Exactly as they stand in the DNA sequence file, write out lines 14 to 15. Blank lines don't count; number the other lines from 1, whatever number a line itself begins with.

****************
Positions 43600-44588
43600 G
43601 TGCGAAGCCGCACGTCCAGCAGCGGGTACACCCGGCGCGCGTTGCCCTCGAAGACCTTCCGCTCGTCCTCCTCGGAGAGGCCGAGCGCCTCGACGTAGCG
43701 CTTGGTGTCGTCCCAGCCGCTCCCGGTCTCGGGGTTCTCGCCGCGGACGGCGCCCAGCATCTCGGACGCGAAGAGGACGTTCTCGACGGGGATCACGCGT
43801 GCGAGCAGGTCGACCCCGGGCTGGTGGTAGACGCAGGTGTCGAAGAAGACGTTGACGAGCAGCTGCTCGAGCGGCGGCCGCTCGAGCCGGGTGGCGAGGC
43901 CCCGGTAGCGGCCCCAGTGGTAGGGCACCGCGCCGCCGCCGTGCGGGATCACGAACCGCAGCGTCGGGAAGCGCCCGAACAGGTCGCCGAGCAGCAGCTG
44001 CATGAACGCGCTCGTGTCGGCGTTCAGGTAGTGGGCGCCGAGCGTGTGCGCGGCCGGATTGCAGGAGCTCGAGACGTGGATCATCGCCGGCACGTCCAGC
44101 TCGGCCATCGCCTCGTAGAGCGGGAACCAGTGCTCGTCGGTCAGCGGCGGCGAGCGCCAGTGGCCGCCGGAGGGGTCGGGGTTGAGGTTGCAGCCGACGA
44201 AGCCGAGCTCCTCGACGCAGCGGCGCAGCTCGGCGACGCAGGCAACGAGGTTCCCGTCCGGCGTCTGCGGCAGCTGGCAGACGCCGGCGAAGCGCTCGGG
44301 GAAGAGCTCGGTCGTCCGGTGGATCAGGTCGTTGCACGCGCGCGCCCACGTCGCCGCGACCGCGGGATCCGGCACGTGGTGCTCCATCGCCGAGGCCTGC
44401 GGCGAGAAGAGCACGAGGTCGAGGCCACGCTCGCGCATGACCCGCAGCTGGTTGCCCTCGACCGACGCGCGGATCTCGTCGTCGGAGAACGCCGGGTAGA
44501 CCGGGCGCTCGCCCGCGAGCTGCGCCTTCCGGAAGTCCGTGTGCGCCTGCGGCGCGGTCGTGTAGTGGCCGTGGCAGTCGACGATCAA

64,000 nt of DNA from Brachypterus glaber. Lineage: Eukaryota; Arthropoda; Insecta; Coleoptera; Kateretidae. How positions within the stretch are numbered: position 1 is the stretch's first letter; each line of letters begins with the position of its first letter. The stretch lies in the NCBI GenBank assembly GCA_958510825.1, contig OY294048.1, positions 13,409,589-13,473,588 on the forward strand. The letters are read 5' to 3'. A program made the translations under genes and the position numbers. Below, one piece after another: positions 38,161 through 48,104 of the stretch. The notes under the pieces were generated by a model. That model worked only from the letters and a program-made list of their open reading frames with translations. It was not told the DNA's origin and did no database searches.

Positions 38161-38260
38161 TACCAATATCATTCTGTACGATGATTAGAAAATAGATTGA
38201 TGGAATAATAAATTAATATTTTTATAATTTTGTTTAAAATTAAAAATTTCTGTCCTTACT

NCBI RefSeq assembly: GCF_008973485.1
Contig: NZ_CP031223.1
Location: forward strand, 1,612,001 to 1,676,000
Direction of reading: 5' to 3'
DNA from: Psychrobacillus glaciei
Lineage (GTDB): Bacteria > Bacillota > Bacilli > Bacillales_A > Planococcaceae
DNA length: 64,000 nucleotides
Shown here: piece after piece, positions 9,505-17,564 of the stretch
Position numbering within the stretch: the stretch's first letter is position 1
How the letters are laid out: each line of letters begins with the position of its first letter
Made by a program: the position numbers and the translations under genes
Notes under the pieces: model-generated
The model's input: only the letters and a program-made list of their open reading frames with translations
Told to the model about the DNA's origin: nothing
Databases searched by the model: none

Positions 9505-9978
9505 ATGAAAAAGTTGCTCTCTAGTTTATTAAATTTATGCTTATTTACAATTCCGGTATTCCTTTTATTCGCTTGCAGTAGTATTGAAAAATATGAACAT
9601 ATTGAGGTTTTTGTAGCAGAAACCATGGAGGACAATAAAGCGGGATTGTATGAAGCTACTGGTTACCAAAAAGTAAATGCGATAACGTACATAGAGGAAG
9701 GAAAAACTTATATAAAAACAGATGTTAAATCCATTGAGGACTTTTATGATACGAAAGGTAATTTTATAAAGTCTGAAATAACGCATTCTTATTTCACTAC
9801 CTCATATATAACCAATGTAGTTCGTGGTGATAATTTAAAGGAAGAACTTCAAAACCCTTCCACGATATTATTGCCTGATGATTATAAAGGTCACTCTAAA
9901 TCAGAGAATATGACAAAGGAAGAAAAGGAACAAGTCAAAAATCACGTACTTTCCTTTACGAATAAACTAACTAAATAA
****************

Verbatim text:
Positions 38161-38260
38161 TACCAATATCATTCTGTACGATGATTAGAAAATAGATTGA